At this stage in his career, Thomas Wesley Pentz, better known as Diplo is very much a veteran of the dance music scene. With chart topping hits working with Skrillex for their Jack U project, or the anthems produced with Major Lazer, it’s safe to say the Diplo has earned his dues and as such, he deserves his opinion to be heard.
Sitting down with Billboard for an in depth interview after winning the publication’s coveted “Dance artist of the year” award, the DJ/Producer talked about the impact of his Major Lazer project after performing for an estimated 400,000 fans in Havana, Cuba, and playing in places normal American acts wouldn’t usually play. Speaking about a gig in Pakistan, the American said “People were in tears. I’m not like the Red Cross, but the kids in Pakistan and Cuba want this. It feels like I’m doing something that’s important — I’m helping them create something that wasn’t there before.”
Speaking up on current controversies in DJ culture at the minute, such as the issue of pre-recorded sets and acts providing more “entertainment” than actual DJing, the producer said The DJ world is the corniest f–ing group of people, We’re not celebrities, we’re not famous for any good reason. We’re just … really lame. Besides people like Dillon Francis, who makes fun of the whole thing, or Calvin Harris, it’s a sinking ship. It’s a really lame culture. I’m sad that I’m part of it, but I play the game.”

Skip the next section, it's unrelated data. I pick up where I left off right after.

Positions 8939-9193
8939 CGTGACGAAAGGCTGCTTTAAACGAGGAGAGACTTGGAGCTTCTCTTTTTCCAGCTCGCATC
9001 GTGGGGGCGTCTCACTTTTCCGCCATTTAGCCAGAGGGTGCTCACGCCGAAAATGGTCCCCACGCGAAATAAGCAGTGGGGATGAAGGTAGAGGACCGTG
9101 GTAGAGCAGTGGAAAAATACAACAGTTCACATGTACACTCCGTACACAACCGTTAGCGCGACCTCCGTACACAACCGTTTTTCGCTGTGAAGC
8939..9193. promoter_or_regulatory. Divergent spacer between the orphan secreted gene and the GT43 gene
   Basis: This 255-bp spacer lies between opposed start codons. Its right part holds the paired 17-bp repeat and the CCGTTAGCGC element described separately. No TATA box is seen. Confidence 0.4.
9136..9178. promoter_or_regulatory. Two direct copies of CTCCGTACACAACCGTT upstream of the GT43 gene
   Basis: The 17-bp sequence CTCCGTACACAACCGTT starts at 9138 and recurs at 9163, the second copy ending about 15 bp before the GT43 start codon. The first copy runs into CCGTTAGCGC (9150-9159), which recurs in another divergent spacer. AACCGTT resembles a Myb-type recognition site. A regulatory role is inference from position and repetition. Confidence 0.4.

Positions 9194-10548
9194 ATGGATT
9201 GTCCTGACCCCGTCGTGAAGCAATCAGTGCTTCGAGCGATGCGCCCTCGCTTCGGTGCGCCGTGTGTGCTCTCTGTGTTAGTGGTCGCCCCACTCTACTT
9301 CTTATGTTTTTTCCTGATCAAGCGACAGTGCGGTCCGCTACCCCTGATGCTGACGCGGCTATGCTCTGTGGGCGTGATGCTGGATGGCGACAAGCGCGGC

While Diplo had strong words on the current state of DJing, it’s important to remember that for many people, the “EDM” bubble is already starting to burst, taking a quick look at festival lineups shows a huge revival in house and techno acts, more so than ever before with many beginning to branch out as they get sick of the typical mainstream dance tracks being put out on a weekly basis. We can only look to the future and imagine a post “EDM” world of dance music, and with thousands flocking to different genres every day, it looks as though the future could be bright despite the sometimes embarrassing things happening in mainstream dance culture.